Out of the ground the LORD God formed every beast of the field and every bird of the air, and brought them to Adam to see what he would call them. And whatever Adam called each living creature, that was its name. (Genesis 2:19 NKJV)
After posting the photos of the Cactus Wrens (The Chase Begins…), I realized that you weren’t told much about these birds. After researching them; I decided they deserve to be a Birds of the Bible bird.
Why? Not because they are named specifically, but because of the way the Lord Jesus created these wrens to live in the desert environment and to survive there.
For one thing, they sort of blend in with their surroundings which helps protect them, camouflage. Hanging out in those spiked plants give them another great advantage.
Look at the birds of the air, for they neither sow nor reap nor gather into barns; yet your heavenly Father feeds them. Are you not of more value than they? (Matthew 6:26 NKJV)
One of the favorite places they like to make their nest is in the Cholla cactus. It is very spiny and keeps predators at bay. We saw several nests. An interesting thing about their nest show wisdom given them by the Creator. “Cactus wrens build nests that are the size and shape of a football with an opening at one end. They will construct this nest out of grasses and other annual plants, but can also include scraps of cloth and other woven fibers that they find. They will build this nest (and many others) usually in cholla, but also in palo verde, acacias, saguaros, or the hanging pot in your backyard.” (Fact Sheet)
Who teaches us more than the beasts of the earth, And makes us wiser than the birds of heaven?’ (Job 35:11 NKJV)
The nest always have a roof over them. “Domed with tunnel-shaped entrance, made of coarse grass or plant fibers. Lined with feathers.” They also make a perch or doorstep at the opening. They need the dome or roof to shield the hatchlings and themselves from the heat and sun of the day. At night, the feathers and other linings help preserve the body heat. As you may know, desert have large temperature swings each day. Sounds like wise advise for humans in a desert also.
They do have some predators. “Coachwhips and other whipsnakes are able to navigate their way through the cactus and often will take eggs or nestlings. Adult birds can be food for coyotes, hawks, fox, bobcats or domestic cats.” (Wikipedia)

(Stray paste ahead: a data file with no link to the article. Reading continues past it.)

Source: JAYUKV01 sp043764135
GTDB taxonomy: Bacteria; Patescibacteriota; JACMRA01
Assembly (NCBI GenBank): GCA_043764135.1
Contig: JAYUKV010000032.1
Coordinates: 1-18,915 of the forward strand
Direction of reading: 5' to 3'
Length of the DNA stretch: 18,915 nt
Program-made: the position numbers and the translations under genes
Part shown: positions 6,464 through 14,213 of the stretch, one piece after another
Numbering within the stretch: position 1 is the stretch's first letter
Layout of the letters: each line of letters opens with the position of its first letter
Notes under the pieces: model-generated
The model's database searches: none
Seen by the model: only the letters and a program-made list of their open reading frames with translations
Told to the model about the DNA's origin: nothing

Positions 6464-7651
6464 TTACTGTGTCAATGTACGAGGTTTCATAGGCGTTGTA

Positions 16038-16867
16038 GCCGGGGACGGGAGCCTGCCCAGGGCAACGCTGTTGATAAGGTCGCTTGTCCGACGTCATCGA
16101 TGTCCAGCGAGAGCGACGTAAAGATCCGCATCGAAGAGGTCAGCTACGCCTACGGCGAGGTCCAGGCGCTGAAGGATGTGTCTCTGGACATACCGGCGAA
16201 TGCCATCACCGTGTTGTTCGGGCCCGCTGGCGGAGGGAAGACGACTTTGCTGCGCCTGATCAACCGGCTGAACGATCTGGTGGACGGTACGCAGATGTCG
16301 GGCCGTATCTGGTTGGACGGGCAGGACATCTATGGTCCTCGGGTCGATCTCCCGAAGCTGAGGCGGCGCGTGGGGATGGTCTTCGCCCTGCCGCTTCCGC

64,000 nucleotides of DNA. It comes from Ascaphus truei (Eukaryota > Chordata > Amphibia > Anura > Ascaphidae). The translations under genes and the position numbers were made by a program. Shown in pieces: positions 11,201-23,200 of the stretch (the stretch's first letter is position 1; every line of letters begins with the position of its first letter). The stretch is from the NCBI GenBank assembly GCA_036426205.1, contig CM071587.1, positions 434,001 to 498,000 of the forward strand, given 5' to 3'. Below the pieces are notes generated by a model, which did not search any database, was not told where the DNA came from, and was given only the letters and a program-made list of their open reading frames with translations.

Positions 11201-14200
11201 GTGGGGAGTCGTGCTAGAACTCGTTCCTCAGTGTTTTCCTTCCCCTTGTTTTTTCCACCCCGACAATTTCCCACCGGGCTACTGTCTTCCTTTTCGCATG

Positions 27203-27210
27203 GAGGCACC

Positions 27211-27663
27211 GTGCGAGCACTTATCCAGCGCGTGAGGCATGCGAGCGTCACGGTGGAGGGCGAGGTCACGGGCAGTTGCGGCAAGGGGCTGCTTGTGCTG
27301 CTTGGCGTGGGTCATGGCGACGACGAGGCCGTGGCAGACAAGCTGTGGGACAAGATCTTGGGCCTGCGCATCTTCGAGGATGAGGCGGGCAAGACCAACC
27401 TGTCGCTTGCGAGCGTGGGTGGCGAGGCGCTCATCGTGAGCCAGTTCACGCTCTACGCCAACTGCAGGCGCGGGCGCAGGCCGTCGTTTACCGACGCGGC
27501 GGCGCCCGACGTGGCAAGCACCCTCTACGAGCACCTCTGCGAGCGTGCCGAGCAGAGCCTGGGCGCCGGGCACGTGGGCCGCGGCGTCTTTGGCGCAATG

“It is a bird of arid regions, and is often found around yucca, mesquite or saguaro; it nests in cactus plants, sometimes in a hole in a saguaro, sometimes where its nest will be protected by the prickly cactus spines of a cholla or leaves of a yucca.” (Wiki)
The thing that does reveal were they are is when they sing:
It is not the fanciest song, but they sound happy when they sing. I can’t sing well, but I enjoy singing. The Bible says were are to make a joyful noise.
“The Cactus Wren is the largest North American wren, at 18–23 cm (7.1–9.1 in) long. Unlike the smaller wrens, the cactus wren is easily seen. It has the loud voice characteristic of wrens. The cactus wren is much less shy than most of the family. Its marked white eyestripe, brown head, barred wings and tail, and spotted tail feathers make it easy to identify. Like most birds in its genus, it has a slightly curved bill. There is little sexual dimorphism.
The cactus wren primarily eats insects, including ants, beetles, grasshoppers, and wasps. Occasionally, it will take seeds, fruits, small reptiles and frogs. Foraging begins late in the morning and is versatile; the cactus wren will search under leaves and ground litter and overturn objects in search of insects, as well as feeding in the foliage and branches of larger vegetation. Increasing temperatures cause a shift in foraging behavior to shady and cooler microclimates, and activity slows during hot afternoon temperatures. Almost all water is obtained from food, and free-standing water is rarely used even when found” (Wikipedia) Another source mentioned that when the Gila Woodpecker pecks the cactus, it causes it to seep liquid. The Cactus Wren drinks this also for fluid. That is another great provision provided by their Creator.
The Cactus Wren has the honor of being the State Bird of Arizona.
INTERESTING FACTS: The cactus wren is very protective of its nesting area. They have been known to attack squirrels, other birds, and even people who have gotten too close to their nests. They are not as shy as other wrens and, in fact, have been known to fly into open windows of cars or homes out of curiosity. (50States.com)
- Birds of the Bible
- Animal Fact Sheet – Cactus Wren – Arizona-Sonora Desert Museum
- Cactus Wren – All About Birds
- Cactus Wren – Wikipedia
- Family: Building a Home God’s Way